The Green Fairy Kaleidefuzzyscope

—–Original Message—–
From: Starrman [mailto:[redacted]]
Sent: Monday, December 17, 2007 10:13 AM
To: Reflector, Westy
Subject: absinthe ..

what up Wes-T.

I hear you are our resident expert on absinthe. I also hear that it was just legalized.
Can you recommend a good real bottle that I could easily pick up here in the city? I’m dying to try this stuff .. I have tried the artificial green licorice variety last time I was in greece and was underwhelmed. Is there anything available with real wormwood .. actually hallucinogenic?


—–Original Message—–
From: Westy Reflector [mailto:[redacted]]
Sent: Monday, December 17, 2007 2:08 PM
To: ‘Starrman’
Subject: RE: absinthe ..

Starrman –

How’s the eyeball business? Sorry I missed you the other week. I trust Tull was excellent.

I spent 1 night in London in the late 90s drinking the The Green Fairy with a few friends and by the end of the night we had all made up new names for ourselves and I woke up in someone else’s shirt. Since then, I’ve been obsessed. I’ve gotten a few bottles through customs on trips to Europe in the last 10 years, and have a small stash in my cabinet. You might be able to import some of the good stuff without trouble now from overseas liquor sites, but it’s probably still a bit hit-or-miss, and customs agents may seize the shipment. At close to $200 per bottle for the real deal (especially with the dollar so weak), ordering online is a risk I’ve never taken. There aren’t too many absinthes legally available here yet as the Treasury Dept has not 100% relaxed the restriction (which has been in effect since before Prohibition). As of now, St. George’s Absinthe Verte (California) is the realreal deal, and I’m told the Kubler 53 (Switzerland) is also supposed to have its charms.

The hallucinatory effects are relatively mythological. It’s not in the realm of psilocybin, but wormwood is an herb, not a grain, so the drunk is a kaleidepleasantfuzzyscope and totally different than good vodka, bourbon or scotch. That said, don’t expect the kid on the U2 War poster in your dorm room to start talking to you. Part of the deal is that it is so alcoholic (110 – 180 proof), knocking a couple back is going to eff you up no matter what. 2-3 over the course of a couple hours will set you up for a nice night and the wormwood doesn’t seem to cause much of a hangover, but that could just be me. The flavor’s always anise-based, btw, so if it was the licorice-ness of it you didn’t like, you will not like any absinthe (or Pernod, Sambuca, etc…). I don’t know what brand you had in Greece, but it sounds like it wasn’t top shelf. There are a couple types of wormwood used in commercial absinthes and only the Grande Wormwood variety (which St George uses) is worth seeking out.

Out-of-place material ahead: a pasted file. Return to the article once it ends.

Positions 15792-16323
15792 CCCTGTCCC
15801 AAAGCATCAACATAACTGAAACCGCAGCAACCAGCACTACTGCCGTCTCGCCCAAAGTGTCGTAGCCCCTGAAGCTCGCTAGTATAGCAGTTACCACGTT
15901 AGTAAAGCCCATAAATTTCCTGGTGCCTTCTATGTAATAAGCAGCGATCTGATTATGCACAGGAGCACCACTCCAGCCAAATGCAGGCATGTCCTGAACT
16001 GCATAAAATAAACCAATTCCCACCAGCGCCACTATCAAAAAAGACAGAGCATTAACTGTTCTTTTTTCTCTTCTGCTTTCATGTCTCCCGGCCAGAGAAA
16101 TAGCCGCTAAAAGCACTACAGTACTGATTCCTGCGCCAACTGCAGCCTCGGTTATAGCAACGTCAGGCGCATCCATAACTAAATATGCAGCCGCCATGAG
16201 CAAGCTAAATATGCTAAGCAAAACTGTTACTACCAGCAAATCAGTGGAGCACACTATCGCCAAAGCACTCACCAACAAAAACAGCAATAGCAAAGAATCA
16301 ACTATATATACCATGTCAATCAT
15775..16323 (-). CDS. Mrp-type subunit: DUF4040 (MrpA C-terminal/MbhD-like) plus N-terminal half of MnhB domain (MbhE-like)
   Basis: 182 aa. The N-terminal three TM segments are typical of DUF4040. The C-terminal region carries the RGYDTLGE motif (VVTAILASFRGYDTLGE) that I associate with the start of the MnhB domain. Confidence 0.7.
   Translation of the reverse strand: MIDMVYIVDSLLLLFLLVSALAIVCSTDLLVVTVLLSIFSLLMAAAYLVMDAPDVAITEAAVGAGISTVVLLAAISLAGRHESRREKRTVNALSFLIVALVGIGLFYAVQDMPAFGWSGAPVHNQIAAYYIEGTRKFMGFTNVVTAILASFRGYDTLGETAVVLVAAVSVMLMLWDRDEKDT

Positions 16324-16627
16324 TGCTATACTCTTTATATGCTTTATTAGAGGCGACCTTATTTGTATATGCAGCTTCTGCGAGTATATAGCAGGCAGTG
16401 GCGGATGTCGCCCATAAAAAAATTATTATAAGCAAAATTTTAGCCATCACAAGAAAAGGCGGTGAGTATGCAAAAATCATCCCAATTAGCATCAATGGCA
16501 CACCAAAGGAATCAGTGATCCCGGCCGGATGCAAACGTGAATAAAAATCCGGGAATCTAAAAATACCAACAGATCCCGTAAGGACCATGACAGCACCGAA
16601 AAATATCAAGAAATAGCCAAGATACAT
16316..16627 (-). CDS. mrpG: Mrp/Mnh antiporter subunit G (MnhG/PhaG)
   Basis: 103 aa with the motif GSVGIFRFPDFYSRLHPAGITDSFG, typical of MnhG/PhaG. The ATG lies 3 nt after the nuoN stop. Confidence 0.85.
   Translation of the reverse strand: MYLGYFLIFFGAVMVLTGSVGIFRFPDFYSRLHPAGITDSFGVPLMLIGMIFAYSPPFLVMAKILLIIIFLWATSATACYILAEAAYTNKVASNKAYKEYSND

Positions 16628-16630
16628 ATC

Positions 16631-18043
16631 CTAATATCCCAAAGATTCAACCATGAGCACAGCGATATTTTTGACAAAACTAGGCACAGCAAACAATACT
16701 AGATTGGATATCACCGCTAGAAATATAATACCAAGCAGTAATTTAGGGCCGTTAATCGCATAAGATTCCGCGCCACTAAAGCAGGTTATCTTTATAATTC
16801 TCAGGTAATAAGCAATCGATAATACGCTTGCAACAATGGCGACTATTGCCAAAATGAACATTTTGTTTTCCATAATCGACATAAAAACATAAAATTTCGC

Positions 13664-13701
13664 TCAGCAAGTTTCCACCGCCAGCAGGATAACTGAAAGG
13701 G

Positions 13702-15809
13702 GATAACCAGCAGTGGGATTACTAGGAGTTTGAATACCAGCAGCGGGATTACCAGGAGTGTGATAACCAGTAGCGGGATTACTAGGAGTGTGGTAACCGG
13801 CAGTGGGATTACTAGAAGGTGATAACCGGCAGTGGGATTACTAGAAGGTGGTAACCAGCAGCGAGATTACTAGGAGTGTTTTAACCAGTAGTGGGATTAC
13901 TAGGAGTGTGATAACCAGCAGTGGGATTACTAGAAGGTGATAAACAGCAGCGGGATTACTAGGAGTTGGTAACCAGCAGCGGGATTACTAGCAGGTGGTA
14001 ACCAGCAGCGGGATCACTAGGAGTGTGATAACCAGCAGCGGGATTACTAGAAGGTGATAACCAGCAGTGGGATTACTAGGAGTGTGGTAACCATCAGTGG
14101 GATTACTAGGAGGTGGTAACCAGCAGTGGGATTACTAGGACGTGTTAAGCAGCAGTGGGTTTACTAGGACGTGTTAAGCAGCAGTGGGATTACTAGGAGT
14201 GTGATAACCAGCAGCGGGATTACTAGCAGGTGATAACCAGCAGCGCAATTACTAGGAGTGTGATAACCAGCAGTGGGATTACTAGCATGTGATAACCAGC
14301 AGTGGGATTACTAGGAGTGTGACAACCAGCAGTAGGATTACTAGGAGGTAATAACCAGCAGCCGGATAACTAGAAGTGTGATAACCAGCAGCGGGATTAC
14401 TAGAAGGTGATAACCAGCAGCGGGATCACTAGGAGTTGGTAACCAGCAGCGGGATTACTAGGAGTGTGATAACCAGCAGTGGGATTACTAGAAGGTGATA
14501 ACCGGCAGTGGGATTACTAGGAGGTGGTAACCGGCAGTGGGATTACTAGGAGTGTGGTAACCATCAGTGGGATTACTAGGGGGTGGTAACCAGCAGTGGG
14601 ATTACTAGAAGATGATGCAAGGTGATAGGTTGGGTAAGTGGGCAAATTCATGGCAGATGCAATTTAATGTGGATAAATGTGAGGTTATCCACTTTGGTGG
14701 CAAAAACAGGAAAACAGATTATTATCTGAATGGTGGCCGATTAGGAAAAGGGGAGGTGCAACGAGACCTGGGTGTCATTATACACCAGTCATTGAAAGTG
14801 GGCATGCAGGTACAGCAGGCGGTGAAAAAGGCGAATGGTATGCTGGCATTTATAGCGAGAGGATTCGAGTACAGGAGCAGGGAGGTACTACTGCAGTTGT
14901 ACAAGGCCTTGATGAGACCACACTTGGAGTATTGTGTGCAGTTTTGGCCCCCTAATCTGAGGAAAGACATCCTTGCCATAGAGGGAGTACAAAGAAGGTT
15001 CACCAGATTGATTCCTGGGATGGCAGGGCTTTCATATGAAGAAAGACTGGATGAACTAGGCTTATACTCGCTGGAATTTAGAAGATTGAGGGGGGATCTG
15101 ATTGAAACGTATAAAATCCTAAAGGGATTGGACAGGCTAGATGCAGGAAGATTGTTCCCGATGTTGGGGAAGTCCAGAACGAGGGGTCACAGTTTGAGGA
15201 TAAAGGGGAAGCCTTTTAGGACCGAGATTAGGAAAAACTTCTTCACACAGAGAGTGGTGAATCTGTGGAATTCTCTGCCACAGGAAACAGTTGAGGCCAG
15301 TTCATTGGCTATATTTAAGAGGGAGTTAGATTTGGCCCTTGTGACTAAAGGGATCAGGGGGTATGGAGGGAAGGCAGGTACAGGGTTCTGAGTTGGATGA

To release the full effect:

— Get a highball or a short-stemmed v-shaped absinthe glass (or some other barware that says “drinker’s drink”). Also grab a tiny bowl.
— Cover glass with a slotted spoon (there are special absinthe spoons and yes, I have one, but any old slotted spoon will do…)
— Place a sugar cube in a bath of absinthe in the tiny bowl. Let it soak for approx 2-3 min.
— Place the sugar cube on the spoon.
— Pour 1-2 shots of absinthe through the sugar into the glass.
— Light the sugar cube on fire and let it caramelize on the spoon.
— When the flame has gone out, use a medicine dropper (unless if you have some kind of auto-titration machine) to slowly (a drop at a time if you can stand it) dilute the drink with iced water to desired intensity. The burnt sugar adds a charrysweet finish. As ice water is dropped into good absinthe, an ethereal cloud develops called a louche (“loosh”), and it can be lulling to watch, like an alcoholic lava lamp, so some water dropping is integral to the experience. Absinthes are judged on the quality of their louche, their hue (always somewhat green, hence the “The Green Fairy”) and their lack of bitterness.
— Sip it and let your liver make the magic happen.

If you want it cold, drop ice in it or shake it with ice after the louche – that is, if you want to experience the louche’s development. Absinthe will immediately louche if poured over ice.

You can also mix it with club soda or in long drinks with other alcohols for a different twist on the genre. It will give any drink it’s in a louche, btw.

Expect absinthe to be the “trendytrendy” going into next year. Hopefully the availability will outlast the fad and won’t be squelched by the gov’t, which is probably trying to flush out us absinthe drinkerz with this fun little relaxation experiment. Then again, that could just be the absinthe talking…

Hope this helps!


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